XED has identified the two main drivers of a change of context are the social mood of the populace in the domain (geographic, cyberspace or otherwise) of the event, and the complexity levels of the systems in interaction giving rise to the X-event in question. Each of these drivers is dynamically changing, which in turn creates a continually shifting context. Without going into details here, suffice it to say that XED has developed tools for measuring both of these drivers. When the drivers reach critical levels determined by historical analyses, we can anticipate that an X-event is becoming ever more likely. This identification of when the context reaches critical levels is the basis of the X-Event Index.
The X-Event Bulletin: A monthly publication focusing on half a dozen global X-Events. Each month the Bulletin will review the status of these particular X-events, determining any new early-warning signals that would suggest the event is increasingly or decreasingly likely from the level of the previous month. These determinations will be generated by perceived changes in the social mood and complexity gaps relevant for each X-event. Also, the account of each X-event will contain editorial discussion of why the likelihood of that X-event has changed, along with any new implications that have arisen for the impact of the X-event should it occur.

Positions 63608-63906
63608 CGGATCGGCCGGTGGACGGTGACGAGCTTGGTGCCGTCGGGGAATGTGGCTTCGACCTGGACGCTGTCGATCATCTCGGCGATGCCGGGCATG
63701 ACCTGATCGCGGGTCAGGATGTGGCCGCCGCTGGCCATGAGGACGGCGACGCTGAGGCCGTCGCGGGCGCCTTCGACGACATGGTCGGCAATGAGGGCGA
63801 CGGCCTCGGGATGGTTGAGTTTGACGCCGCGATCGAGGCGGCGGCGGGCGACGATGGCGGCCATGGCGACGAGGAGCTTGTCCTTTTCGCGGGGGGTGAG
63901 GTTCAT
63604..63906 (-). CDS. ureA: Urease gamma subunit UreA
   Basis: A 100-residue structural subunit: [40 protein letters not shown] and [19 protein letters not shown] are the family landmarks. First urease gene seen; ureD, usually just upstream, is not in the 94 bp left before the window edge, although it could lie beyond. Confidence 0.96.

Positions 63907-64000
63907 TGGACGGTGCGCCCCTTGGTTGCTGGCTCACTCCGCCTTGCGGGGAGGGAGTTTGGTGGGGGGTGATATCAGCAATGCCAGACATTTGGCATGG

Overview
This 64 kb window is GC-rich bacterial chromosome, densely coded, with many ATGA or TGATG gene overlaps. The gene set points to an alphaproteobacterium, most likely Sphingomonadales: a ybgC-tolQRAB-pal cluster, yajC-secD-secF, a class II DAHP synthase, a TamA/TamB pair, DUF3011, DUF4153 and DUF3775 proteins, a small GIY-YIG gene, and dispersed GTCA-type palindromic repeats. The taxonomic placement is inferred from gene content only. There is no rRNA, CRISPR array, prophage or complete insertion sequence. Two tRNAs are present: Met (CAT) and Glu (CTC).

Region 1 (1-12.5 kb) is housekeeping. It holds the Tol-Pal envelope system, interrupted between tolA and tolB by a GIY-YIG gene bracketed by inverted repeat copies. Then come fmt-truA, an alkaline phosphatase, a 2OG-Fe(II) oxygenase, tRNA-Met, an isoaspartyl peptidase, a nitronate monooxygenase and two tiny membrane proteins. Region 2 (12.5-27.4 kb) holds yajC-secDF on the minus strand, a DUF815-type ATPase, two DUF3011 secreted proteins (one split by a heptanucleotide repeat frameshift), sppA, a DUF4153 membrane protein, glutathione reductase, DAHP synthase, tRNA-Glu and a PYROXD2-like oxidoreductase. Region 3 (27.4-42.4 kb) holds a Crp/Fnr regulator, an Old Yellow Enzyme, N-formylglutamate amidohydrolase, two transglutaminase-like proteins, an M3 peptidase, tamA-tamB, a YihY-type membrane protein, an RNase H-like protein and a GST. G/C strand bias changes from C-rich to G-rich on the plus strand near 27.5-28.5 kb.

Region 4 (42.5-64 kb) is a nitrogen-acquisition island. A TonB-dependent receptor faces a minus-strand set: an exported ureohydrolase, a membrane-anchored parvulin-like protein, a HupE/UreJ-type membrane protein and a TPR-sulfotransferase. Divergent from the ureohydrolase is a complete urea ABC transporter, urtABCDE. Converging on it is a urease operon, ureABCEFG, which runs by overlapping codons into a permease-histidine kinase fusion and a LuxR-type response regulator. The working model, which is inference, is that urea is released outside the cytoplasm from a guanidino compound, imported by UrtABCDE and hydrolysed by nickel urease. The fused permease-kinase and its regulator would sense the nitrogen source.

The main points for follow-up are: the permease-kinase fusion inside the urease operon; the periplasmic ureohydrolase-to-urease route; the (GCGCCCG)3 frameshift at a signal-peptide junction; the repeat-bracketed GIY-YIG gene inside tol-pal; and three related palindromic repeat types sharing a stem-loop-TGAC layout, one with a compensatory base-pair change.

X-Erius Gaming: X-Events Dynamics has a line of serious games for professionals. These games are simplified versions of the X-World Simulator designed to provide a serious introduction to management of X-Events. X-Erius Games are affordable and available to a wide audience.
X-Events The Collapse of Everything
John Casti, X-Events: The Collapse of Everything, (HarperCollins, New York, 2012)
This is a book about outlier events, those surprises that are complementary to everything that takes place in what we will call the “normal” region.
John Casti, Roger Jones, and Michael Pennock, Confronting Complexity: X-Events, Resilience, and Human Progress, (TheX-Press, Vienna, 2016)
We imagine the reader to be a person who wants to intelligently manage his or her actions and behaviors in the midst of an X-event—in short, to manage an organization in chaos.
John Casti, Mood Matters: From Rising Skirt Lengths to the Collapse of World Powers, (Copernicus, New York, 2010)
In short, events don’t matter, at least insofar as what causes a group to feel one way and not another about its prospects for the future.
“I am an assiduous reader of John Casti’s books. He is a real scientific intellectual.” —Nassim Nicholas Taleb, New York Times bestselling author of The Black Swan
“Casti provides thought-provoking speculation on the future of civilization.” —Kirkus Reviews
“One of America’s greatest pioneers of simulation, Casti has spent his career trying to simulate the real world in the virtual one – from games theory to traffic simulation and even insect infestations.” —London Times
“Casti is at his best in presenting difficult philosophical ideas enthusiastically and lucidly, and in presenting everyday examples to illustrate them… Entertaining and absorbing.” —New York Times Book Review